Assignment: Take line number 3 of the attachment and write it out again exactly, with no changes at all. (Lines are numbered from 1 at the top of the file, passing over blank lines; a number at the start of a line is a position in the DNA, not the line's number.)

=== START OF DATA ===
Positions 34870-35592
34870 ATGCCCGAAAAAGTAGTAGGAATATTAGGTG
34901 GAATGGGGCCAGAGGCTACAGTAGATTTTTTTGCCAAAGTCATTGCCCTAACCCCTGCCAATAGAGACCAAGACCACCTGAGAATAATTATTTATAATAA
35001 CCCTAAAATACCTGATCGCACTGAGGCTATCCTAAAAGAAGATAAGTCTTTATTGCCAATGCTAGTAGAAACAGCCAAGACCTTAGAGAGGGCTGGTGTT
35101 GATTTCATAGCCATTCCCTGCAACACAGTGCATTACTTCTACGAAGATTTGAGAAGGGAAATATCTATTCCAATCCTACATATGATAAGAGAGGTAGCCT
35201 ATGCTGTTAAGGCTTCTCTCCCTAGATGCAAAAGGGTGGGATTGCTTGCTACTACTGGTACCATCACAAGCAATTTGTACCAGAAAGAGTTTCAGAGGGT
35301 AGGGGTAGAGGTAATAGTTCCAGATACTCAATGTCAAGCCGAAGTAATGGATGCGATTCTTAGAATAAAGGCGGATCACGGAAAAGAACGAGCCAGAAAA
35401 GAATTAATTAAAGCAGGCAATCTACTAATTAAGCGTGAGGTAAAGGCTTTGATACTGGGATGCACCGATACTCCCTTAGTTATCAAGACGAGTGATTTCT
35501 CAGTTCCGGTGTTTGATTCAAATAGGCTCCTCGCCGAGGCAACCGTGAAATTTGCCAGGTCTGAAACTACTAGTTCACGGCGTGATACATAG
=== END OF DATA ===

34901 GAATGGGGCCAGAGGCTACAGTAGATTTTTTTGCCAAAGTCATTGCCCTAACCCCTGCCAATAGAGACCAAGACCACCTGAGAATAATTATTTATAATAA